As Eye on Baseball scribe C. Trent Rosecrans observed, 24-year-old Alcides Escobar will be the oldest person in the infield on Wednesday, which makes the outfield of Melky Cabrera (26), Alex Gordon (27) and Jeff Francouer (27) old by comparison. And Jeff Francis, the starting pitcher, is ancient at 30.
Perez is replacing Brayan Pena, who was placed on paternity leave, as the starting catcher. When Pena returns, it will be to assume a backup role after hitting .257/.298/.361 in 208 plate appearances, sharing time with Matt Treanor, who is sidelined with a concussion.
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Posted on: May 29, 2011 10:02 pm
Edited on: May 29, 2011 10:05 pm
By C. Trent Rosecrans
Royals catcher Brayan Pena said he made a mistake at the end of Sunday's loss to the Rangers, but it had nothing to do with fear or Buster Posey or anything like that, it was a simple mistake of not knowing exactly where he was.
"I know you have to ask that question, but no," Pena told reporters, including the Kansas City Star's Bob Dutton, when asked if he had tried to avoid contact on the play. "That's part of my job -- to go out there and get hit. I just really thought I had home plate blocked. But I guess not."
After Nelson Cruz led off the ninth inning with a homer to tie the game, Napoli singled. And with two outs and Napoli still on first, Elvis Andrus singled to right and Rangers third base coach Dave Anderson waved him home.
First baseman Eric Hosmer's relay throw was in plenty of time to get Napoli, who was barreling in on Pena, who then took a step back off the plate, appearing to brace for impact. Napoli slid and Pena tagged him on the chest after his foot touched the plate -- and give a ton of credit to home plate umpire Mike Eastbrook, who made a difficult call correctly at the plate.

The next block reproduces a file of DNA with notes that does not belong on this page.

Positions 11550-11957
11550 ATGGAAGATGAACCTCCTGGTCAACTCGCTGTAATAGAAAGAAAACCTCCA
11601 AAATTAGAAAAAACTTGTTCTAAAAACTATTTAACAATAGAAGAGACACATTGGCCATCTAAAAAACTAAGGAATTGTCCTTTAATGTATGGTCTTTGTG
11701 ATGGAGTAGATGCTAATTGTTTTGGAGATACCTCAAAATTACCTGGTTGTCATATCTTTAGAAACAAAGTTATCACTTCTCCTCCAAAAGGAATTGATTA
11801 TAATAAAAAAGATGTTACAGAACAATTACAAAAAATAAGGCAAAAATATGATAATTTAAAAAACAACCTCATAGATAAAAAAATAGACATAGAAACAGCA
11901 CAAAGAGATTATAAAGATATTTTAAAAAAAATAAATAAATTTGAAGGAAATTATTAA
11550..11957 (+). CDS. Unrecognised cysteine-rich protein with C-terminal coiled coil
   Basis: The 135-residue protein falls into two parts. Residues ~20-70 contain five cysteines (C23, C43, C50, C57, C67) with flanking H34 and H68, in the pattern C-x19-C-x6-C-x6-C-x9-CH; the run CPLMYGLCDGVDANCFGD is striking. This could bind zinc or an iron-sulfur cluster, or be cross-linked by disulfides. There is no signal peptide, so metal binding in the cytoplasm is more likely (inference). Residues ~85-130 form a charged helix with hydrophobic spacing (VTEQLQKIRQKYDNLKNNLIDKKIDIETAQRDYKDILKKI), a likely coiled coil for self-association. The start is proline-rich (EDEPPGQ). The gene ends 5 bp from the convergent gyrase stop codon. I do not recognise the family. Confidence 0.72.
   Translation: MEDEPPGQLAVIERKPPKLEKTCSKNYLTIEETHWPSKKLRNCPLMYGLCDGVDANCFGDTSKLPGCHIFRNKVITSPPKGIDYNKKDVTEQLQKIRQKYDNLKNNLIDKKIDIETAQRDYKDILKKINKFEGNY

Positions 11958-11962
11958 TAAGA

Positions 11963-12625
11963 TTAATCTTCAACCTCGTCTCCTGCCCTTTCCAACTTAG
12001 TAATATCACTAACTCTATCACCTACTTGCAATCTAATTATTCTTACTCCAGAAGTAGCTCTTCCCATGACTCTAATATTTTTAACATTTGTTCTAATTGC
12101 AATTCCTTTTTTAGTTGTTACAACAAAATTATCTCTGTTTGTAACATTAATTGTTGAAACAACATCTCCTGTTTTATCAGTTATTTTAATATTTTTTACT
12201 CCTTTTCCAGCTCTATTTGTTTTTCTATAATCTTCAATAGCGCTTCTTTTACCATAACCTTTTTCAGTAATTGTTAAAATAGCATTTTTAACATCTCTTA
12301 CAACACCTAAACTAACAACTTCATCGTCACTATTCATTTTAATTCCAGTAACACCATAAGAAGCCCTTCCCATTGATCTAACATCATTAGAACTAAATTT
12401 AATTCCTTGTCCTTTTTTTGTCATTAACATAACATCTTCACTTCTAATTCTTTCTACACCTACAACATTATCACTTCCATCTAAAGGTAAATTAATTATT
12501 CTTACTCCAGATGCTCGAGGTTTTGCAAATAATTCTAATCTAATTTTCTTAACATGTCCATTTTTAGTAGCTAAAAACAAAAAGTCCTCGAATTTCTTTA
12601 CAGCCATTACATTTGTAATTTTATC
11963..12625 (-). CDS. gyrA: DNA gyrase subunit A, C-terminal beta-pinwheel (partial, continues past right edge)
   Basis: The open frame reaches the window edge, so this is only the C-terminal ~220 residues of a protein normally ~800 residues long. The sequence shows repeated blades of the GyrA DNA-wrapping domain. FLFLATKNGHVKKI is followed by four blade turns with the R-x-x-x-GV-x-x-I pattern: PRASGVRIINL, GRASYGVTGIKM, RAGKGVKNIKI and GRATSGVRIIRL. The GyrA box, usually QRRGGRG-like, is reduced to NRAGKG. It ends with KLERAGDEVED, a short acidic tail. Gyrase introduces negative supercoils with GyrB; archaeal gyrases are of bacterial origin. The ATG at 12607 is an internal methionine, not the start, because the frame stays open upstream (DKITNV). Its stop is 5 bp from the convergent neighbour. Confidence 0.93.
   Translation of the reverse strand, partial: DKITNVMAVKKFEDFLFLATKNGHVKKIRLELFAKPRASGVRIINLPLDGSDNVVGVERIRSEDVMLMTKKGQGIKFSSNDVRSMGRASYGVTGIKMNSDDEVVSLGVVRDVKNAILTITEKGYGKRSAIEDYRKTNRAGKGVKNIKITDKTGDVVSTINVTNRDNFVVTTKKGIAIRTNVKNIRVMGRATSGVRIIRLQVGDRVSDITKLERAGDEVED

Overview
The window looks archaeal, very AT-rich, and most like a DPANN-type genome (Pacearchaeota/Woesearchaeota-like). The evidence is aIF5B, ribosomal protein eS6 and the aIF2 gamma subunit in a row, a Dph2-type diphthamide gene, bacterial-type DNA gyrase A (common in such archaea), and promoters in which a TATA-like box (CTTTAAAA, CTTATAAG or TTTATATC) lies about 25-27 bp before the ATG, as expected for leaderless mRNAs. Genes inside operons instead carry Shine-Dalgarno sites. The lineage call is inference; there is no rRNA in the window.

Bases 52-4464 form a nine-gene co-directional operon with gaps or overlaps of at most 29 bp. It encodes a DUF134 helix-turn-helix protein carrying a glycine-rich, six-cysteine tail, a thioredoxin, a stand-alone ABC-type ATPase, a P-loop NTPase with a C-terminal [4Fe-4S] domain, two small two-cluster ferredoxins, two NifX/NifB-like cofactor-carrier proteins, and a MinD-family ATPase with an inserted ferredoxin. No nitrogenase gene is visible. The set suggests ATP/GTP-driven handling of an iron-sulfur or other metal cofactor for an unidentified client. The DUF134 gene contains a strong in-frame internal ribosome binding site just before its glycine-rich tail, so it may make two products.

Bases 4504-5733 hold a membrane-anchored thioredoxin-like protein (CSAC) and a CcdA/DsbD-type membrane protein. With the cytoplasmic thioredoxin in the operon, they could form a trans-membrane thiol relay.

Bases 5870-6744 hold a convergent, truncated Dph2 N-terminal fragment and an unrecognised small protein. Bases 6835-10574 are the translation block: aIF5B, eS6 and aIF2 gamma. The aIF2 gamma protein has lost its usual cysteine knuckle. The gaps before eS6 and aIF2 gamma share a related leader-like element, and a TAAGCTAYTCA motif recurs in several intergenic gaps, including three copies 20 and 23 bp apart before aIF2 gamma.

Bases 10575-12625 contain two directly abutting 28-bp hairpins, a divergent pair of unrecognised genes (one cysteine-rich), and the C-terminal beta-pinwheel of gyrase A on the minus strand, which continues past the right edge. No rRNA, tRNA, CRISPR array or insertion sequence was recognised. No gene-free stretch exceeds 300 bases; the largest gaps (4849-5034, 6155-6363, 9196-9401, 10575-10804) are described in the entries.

Pena slammed the ball down after the call and argued he made the tag -- and it was obvious he thought he did at the time. But then, after the game, he saw the video. See the video here.
"I could tell he was safe," Pena said. "Everything was perfect, too. The guys did a great relay. Hosmer threw a perfect strike. It was on me."
The question, even with hindsight, was there a decision on a subconscious level to take a step back, to brace himself for contact or to try to avoid being injured like Posey? If so, it's natural, but still one that's sure to be frowned up by teammates and fans alike.
As for the Rangers side of the story, remember Anderson was criticized for his decision to send Josh Hamilton home on a pop up last month, which resulted not only in an out, but in an injury to the reigning American League MVP.
"Sometimes you have to be aggressive out there and take chances," Anderson told the Fort Worth Star-Telegram. "How the game was going on, something crazy was going to happen to have this game over with. With two outs, you take a chance."For more baseball news, rumors and analysis, follow @cbssportsmlb on Twitter or subscribe to the RSS feed.
Posted on: August 12, 2010 5:06 pm
Edited on: August 12, 2010 5:45 pm
With 105 games to his name, Jason Kendall has played in 92 percent of Kansas City's games -- near-unheard of for a catcher. Yadier Molina has played in 103, Brian McCann (99), Russell Martin (97) and A.J. Pierzynski (92). Mike Napoli has played an even 100, but he has also seen a lot of time at DH and first. Joe Mauer has 99, but has seen time at DH.
Kendall hit for a .271/.333/.320 line in 340 plate appearances prior to the first half, which is in line with his previous years. However, in the second half, he's slipped to .222/.293/.247 in 93 PAs. For a 36-year-old playing this often, that's a rather predictable falloff.
That's why backup Brayan Pena (pictured) is going to start getting some time, manager Ned Yost tells the Kansas City Star . Pena has just 59 plate appearances on the season, hitting for a lousy .173/.254/.212 as a 28-year-old. Last season, he hit .273/.318/.442 in 183 trips to the plate.
"I want to give Brayan a better look than we’ve given him," Yost said. "He’s really worked his tail off. He’s done a great job. He’s had eight starts [at catcher before Wednesday], and I’m going to try to give him 15 between now and the end of the year at least."If it's exactly 15, that means Kendall will play in about 74 percent of Royals games the rest of the way.
-- Evan Brunell
For more baseball news, rumors and analysis, follow @cbssportsmlb on Twitter.